/ Operator (Visual Basic)
Divides two numbers and returns a floating-point result.
expression1 / expression2
- expression1
Required. Any numeric expression.
- expression2
Required. Any numeric expression.
All numeric types, including the unsigned and floating-point types and Decimal.
The result is the full quotient of expression1 divided by expression2, including any remainder.
The \ Operator (Visual Basic) returns the integer quotient, which drops the remainder.
The data type of the result depends on the types of the operands. The following table shows how the data type of the result is determined.
Operand data types | Result data type |
---|---|
Both expressions are integral data types (SByte, Byte, Short, UShort, Integer, UInteger, Long, ULong) | Double |
One expression is a Single data type and the other is not a Double | Single |
One expression is a Decimal data type and the other is not a Single or a Double | Decimal |
Either expression is a Double data type | Double |
Before division is performed, any integral numeric expressions are widened to Double. If you assign the result to an integral data type, Visual Basic attempts to convert the result from Double to that type. This can throw an exception if the result does not fit in that type. In particular, see "Attempted Division by Zero" on this Help page.
If expression1 or expression2 evaluates to Nothing, it is treated as zero.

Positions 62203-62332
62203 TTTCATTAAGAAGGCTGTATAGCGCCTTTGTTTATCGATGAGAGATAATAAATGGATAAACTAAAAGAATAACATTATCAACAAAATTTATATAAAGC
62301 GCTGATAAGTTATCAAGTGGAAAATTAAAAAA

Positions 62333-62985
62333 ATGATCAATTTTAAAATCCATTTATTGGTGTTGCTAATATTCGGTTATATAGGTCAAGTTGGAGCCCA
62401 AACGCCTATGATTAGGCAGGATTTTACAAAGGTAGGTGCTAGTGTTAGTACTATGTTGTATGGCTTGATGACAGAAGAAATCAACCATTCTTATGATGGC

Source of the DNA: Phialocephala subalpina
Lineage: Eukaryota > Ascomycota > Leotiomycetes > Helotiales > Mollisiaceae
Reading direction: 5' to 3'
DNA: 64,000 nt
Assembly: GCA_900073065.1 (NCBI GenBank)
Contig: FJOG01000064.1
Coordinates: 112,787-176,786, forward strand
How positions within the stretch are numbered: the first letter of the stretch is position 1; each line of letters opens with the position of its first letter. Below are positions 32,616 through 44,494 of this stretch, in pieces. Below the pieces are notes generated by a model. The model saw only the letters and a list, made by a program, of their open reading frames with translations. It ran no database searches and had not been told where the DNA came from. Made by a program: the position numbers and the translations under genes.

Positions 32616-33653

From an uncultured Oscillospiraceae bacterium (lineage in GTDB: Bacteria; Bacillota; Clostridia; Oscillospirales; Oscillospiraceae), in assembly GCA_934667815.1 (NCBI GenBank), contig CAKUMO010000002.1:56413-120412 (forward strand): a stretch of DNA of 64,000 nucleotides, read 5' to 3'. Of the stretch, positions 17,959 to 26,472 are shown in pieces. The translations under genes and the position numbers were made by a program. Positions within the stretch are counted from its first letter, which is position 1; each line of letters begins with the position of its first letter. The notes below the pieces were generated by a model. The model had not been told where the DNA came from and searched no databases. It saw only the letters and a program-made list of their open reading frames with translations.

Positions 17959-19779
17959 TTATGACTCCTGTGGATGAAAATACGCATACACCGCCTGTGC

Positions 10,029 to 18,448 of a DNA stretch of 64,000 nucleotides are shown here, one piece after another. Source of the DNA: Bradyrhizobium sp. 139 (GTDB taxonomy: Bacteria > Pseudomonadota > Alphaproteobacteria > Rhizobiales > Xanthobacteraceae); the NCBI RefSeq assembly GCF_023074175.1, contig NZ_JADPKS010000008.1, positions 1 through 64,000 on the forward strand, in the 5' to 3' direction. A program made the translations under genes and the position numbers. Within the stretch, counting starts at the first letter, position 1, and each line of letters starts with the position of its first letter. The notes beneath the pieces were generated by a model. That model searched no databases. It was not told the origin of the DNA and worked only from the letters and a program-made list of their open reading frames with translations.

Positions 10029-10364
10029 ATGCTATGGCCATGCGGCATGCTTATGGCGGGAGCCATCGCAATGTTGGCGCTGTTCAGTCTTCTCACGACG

If expression2 evaluates to zero, the / operator behaves differently for different operand data types. The following table shows the possible behaviors.
Operand data types | Behavior if expression2 is zero |
---|---|
Floating-point (Single or Double) | Returns infinity (PositiveInfinity or NegativeInfinity), or NaN (not a number) if expression1 is also zero |
Decimal | Throws DivideByZeroException |
Integral (signed or unsigned) | Attempted conversion back to integral type throws OverflowException because integral types cannot accept PositiveInfinity, NegativeInfinity, or NaN |
Note |
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The / operator can be overloaded, which means that a class or structure can redefine its behavior when an operand has the type of that class or structure. If your code uses this operator on such a class or structure, be sure you understand its redefined behavior. For more information, see Operator Procedures (Visual Basic). |
Example
This example uses the / operator to perform floating-point division. The result is the quotient of the two operands.
Dim resultValue As Double resultValue = 10 / 4 resultValue = 10 / 3
The expressions in the preceding example return values of 2.5 and 3.333333. Note that the result is always floating-point (Double), even though both operands are integer constants.